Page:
If you happen to fall down and injure yourself, according to football mantra, the best thing to do is to get back up and rub some dirt on the wound. While the bravado behind the action may be recognized as displaying toughness, if the skin is broken, this advice may not be all that helpful. In fact, the mere incorporation of soil into the bloodstream could lead to a number of different infections from tetanus to gangrene to flesh-eating disease.
But there may be a means to show one's hardiness without risking a potentially fatal disease. The arboreal alternative has been used for centuries by indigenous populations and by many in the natural health community. It's plentiful worldwide and can be harvested for use without fear of eradication.
It's birch bark.
Historically, birch bark has been used not only on wounds, but also internally in the promotion of health. However, the science behind the benefits has been sporadic at best with little concrete evidence. Yet over the last two decades, there has been significant progress on understanding not only the components within the silvery-white layers but also how they can help improve health.
Within the bark are a number of complex chemicals, called Triterpenes (TTPs). Each one is a separate compound with a different molecular structure. The most commonly studied TTP is called Betulin (named so because of the Latin name for birch, Betula. It was first isolated in the late 1700s although there was little else done for over two hundred years. Then, in 2003 a group from Belarus published an article demonstrating the anti-microbial activity of betulin against a series of viruses.
This opened the door for further studies to determine just how antimicrobial Betulin and the other TTPS were. Within a year, the antiviral effect was seen by a group in Poland. Soon after that, TTPs were shown to kill bacteria, including tuberculosis. By the end of the birch bark fad, benefits were being seen in combating cancer and even HIV.
The impressive outcomes were hampered, however, by the fact that birch had a dark side; it was causing allergic reactions in children. Further research found that the culprit was not the bark but the pollen. The promise was still present but it was too risky to attempt studies in humans to determine if there was any allergic risk.
To deal with this, in 2010, a team from China and Poland decided to use an animal model, a mouse, to undertake studies to identify any potential for developing an allergic response. They were quite surprised that the result was quite the opposite. Instead of making the immune system go wild, it actually helped to calm it. Although it was an effective antimicrobial, it was also an anti-inflammatory.
The findings led researchers to suggest that the lack of an allergic response and the potential to fight off some of nature's worst pathogens. Unfortunately, there was still the sticky detail of the actual mechanisms that led to all these benefits. Without at least knowledge of the how, there was simply no chance for a clinical trial. Sadly, for the next few years, there was no additional information provided to the public.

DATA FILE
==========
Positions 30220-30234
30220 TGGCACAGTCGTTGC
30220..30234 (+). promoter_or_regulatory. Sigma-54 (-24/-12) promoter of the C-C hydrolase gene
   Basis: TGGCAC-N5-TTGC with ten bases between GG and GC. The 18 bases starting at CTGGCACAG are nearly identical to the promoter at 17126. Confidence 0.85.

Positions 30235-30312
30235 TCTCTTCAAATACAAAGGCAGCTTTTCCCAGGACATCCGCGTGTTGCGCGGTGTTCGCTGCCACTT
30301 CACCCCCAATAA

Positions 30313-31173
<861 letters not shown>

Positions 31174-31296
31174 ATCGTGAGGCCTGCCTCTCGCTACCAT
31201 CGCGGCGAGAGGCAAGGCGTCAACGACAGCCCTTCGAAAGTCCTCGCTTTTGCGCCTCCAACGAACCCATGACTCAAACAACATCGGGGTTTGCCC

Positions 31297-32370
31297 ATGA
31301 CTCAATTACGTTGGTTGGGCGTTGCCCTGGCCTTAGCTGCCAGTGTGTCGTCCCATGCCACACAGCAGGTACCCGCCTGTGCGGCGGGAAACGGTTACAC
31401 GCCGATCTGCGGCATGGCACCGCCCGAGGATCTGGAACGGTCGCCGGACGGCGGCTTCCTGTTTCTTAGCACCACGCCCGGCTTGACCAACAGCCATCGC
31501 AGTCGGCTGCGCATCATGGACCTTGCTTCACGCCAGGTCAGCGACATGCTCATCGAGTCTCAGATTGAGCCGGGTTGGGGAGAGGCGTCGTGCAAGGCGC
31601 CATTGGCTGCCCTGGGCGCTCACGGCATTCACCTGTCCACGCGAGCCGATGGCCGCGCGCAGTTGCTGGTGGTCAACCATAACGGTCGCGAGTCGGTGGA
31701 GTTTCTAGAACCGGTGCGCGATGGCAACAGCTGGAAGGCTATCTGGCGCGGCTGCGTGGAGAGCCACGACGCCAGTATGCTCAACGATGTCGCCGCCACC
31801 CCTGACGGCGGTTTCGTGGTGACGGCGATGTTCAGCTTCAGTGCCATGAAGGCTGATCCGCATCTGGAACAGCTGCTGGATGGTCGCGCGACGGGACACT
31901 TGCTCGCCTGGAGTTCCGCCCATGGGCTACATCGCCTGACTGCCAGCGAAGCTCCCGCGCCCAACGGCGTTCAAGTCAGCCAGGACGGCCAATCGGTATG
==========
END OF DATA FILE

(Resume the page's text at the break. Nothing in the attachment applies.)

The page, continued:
Finally, this week, the mechanism was revealed and the results are beyond exciting. A team from Germany undertook an in-depth study of the effects of birch bark on wound healing. By studying the effects of adding birch bark to laboratory-grown human and pig tissue, they looked at all the processes involved in wound healing and protecting the skin from unwanted enemies. What they found, at least in the lab, was akin to a cure-all that had been long ignored.
First, betulin helped the skin to regenerate by stimulating wound healing both in the primary phase -- the ouch -- but also in the secondary phase of scabbing. The chemical also helped to prevent inflammation, leaving the areas free to heal in peace. This helped to speed up healing and make it even more aesthetic. Finally, there was the stimulation of molecules that act as scouts for the immune system. Should there be an unwanted bacterium or virus, these sentries would signal the troops and begin the fight. In essence, betulin was the cure-all for wounds.
The outcome of the study is a fantastic step forward in the study of natural chemicals and traditional herbal medicine. It also has a secondary benefit in that it offers another means to control infection without the use of antibiotics. Far too often, wounds are treated with creams that contain synthetic chemicals; while they are effective, in the coming post-antibiotic era, the option may no longer be available. By harnessing the power of natural ingredients, such as betulin, the future of disease management might be bright after all.
The only observable obstacle might occur when an injury happens to a friend as the retort would have to be changed. Sadly, the new phrase, while accurate, quite simply doesn't have the same ring.
"Rub some birch bark on it."